Phyllagathis rotundifolia (Jack) Blume

Last updated: 21 June 2017

Scientific Name

Phyllagathis rotundifolia (Jack) Blume

Synonyms

Phyllagathis decipiens, Phyllagathis praetermissa, Melastoma rotundifolium [1]

Vernacular Name

Malaysia Akar serau malam, bawal hutan, seri bulan (Peninsular) [2]
Indonesia Tapak gajah, tapak liman, tapak sulaiman, tapak tangan. [3]

Geographical Distributions

Phyllagathis rotundifolia is found in Peninsular Malaysia and Sumatra. [2]

Botanical Description

P. rotundifolia is a member of the Melastomaceae family. It is essentially a creeping plat with short stem. [3]

The leaves are suborbicular to obovate-cordate (roundish heart shaped), 7.5-15 cm x 6-11 cm. The leaf is covered with fine hairs, the tip is blunt and shining dark green above and reddish below. The petiole is 5-10 cm long. [2][3]

The inflorescence is head-like, compact, shortly stalked and surrounded by 4 large cordate or kidney-shaped involucral bracts. [2]

Cultivation

P. rotundifolia is common in lowland forest. [2]

Chemical Constituent

P. rotundifolia has been reported to contain compound identified as prunasin 2',6'-di-O-gallate (3), prunasin 3',6'-di-O-gallate (4), prunasin 4',6'-di-O-gallate (5), prunasin 2',3',6'-tri-O-gallate (6), prunasin 3',4',6'-tri-O-gallate (7), and prunasin 2',3',4',6'-tetra-O-gallate (8) oct-1-en-3-yl α-arabinofuranosyl-(1-->6)-β-glucopyranoside (9). prunasin (1), gallic acid β-glucogallin, 3,6-di-O-galloyl-D-glucose, 1,2,3,6-tetra-O-galloyl-β-D-glucose, strictinin, 6-O-galloyl-2,3-O-(S)-hexahydroxydiphenoyl-D-glucose, praecoxin B, and pterocarinin C. [4]

Plant Part Used

Leaves and roots [4][5]

Traditional Use

Gasrointestinal Diseases

The plant is used in the treatment of stomach-ache. To treat heartburn, the leaves are pounded and the paste is applied over the affected area. [3][4]

Antipyretic

P. rotundifolia is a remedy for fever in children and also for malaria. It is mentioned that for fever in children either a decoction of the leaves is given or the child is laid over a bed of leaves of the plant. [4][5]

Obstetrics and Gynaecology

The Malays believed that the plant has similar properties of the village “tutup bumi” (Elephantopus scaber) and used them interchangeably in postpartum therapy. A decoction of the whole plant is given to women immediately after birth to hasten the process of delivery of the placenta. It is also believed that it is able to cleanse the uterus of residual blood. Roots pounded with belts are given after child-birth as tonic. [6]

Preclinical Data

Pharmacology

Contraceptive activity

P. rotundifolia formed part of a contraceptive herbal formulation used by the Temuan tribe of Peninsula Malaysia. It was found that this combination caused an ovulatory oestrous cycle with altered circulating hormone levels and foetal resorption in rats. Mohd. Nazrul demonstrated that this could be due in part to suppression of the production of gonadotrophins along with suppression of FSH cell activity. They found that P. rotundifolia by itself could significantly lower the FSH concentration. [6]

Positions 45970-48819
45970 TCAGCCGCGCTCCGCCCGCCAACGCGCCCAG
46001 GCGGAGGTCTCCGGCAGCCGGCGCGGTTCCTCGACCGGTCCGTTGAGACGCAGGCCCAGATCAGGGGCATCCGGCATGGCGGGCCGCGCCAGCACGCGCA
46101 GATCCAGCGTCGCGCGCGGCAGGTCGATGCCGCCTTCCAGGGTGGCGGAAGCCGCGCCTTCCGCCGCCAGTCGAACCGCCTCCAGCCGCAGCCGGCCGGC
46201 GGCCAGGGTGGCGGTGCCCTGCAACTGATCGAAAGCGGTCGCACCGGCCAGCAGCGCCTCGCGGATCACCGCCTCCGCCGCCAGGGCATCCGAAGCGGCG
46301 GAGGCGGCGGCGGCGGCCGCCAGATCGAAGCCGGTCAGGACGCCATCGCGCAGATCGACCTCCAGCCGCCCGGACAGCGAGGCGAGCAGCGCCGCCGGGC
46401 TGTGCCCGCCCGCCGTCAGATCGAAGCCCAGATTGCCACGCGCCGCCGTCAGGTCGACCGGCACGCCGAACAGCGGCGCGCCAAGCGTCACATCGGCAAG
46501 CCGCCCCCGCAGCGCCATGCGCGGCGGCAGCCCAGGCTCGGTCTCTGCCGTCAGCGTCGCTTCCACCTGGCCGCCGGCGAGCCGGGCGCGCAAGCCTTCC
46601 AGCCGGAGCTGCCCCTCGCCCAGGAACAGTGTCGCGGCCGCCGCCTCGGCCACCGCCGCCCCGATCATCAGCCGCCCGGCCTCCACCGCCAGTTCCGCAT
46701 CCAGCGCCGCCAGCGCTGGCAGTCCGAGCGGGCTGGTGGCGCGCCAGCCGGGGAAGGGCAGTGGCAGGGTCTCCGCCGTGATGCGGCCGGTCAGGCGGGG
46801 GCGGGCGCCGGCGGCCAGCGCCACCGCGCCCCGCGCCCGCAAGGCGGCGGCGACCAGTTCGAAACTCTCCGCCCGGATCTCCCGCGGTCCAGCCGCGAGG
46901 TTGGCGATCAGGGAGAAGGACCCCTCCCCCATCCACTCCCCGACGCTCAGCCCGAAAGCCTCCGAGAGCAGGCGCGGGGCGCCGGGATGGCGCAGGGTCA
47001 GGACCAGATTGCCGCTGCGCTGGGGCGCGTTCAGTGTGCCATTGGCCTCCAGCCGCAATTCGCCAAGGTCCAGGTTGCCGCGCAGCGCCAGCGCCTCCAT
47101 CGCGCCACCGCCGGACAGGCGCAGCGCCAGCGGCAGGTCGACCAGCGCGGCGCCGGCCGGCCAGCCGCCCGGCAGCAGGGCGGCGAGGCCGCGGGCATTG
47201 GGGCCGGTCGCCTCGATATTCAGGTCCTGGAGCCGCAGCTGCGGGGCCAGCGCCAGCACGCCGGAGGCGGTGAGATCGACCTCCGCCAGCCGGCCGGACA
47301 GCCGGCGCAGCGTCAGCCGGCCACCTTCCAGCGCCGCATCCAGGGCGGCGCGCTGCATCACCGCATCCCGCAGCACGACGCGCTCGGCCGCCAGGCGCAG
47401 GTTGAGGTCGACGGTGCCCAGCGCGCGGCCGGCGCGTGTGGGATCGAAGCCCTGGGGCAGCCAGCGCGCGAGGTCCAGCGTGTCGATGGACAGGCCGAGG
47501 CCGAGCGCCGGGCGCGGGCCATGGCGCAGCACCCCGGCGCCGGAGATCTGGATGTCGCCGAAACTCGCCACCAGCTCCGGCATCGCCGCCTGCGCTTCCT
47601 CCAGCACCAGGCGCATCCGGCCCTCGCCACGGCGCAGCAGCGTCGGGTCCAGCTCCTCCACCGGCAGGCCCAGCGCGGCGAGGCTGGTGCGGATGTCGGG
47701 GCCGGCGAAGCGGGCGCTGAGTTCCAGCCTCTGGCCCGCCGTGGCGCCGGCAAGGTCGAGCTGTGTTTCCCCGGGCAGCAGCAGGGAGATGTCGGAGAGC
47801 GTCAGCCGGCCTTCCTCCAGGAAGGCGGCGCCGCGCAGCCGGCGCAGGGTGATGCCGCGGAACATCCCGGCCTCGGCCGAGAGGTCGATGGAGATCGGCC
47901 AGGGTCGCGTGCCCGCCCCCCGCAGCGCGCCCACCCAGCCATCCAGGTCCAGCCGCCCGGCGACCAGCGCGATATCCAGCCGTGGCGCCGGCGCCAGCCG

Toxicity

No documentation

Clinical Data

Clinical findings

No documentation

Precautions

No documentation

Side effects

No documentation

Pregnancy/Breast Feeding

Pregnancy / Breastfeeding

Caution should be exercised when taking preparations containing this plant during pregnancy. Its use as part of the ingredients in potherb given during the immediate post-partum period may be due to its oxytocic effects. [6]

Age limitation

No documentation

Adverse reaction

No documentation

Interaction & Depletion

No documentation

Dosage

No documentation

Line drawing

221

Figure 1: The line drawing of P. rotundifolia. [2]

References

  1. Catalogue of Life. World Plants: Synonymic Checklists of the Vascular Plants of the World. Phyllagathis rotundifolia (Jack) Blume. K.M.Wong & Sugumaran. [homepage on the Internet]. c2015 [updated 2017 Apr 14; cited 2017 June 21] Available from: http://www.catalogueoflife.org/col/details/species/id/9d6dc2321bf2d46662783901c9cef5ff
  2. Lemmens RHMJ, Bunyapraphatsara N, editors. Plant Resources of South-East Asia 12(3): Medicinal and poisonous plants 3. Leiden, Netherlands: Backhuys Publishers; 2003.
  3. Muhamad Z, Mohamed MA. Traditional Malay medicinal plants. Kuala Lumpur: Penerbit Fajar Bakti Sdn. Bhd; 1994.
  4. Ling SK, Tanaka T, Kouno I. New cyanogenic and alkyl constituents from Phyllagathis rotundifolia. J Nat Prod. 2002;65(2):131-135
  5. Vardhana R. Floristic plants of the world. New Delhi: Sarup & Sons, 2006; p. 657
  6. Islam MN, Sulaiman SA, Marina YK, Sahil Jamallullail SM. Effects of an indigenous contraceptive herbal formulation on gonadotrophs of the pituitary gland of the rat Malaysian. J Med Sci. 2007;14(1):23–27.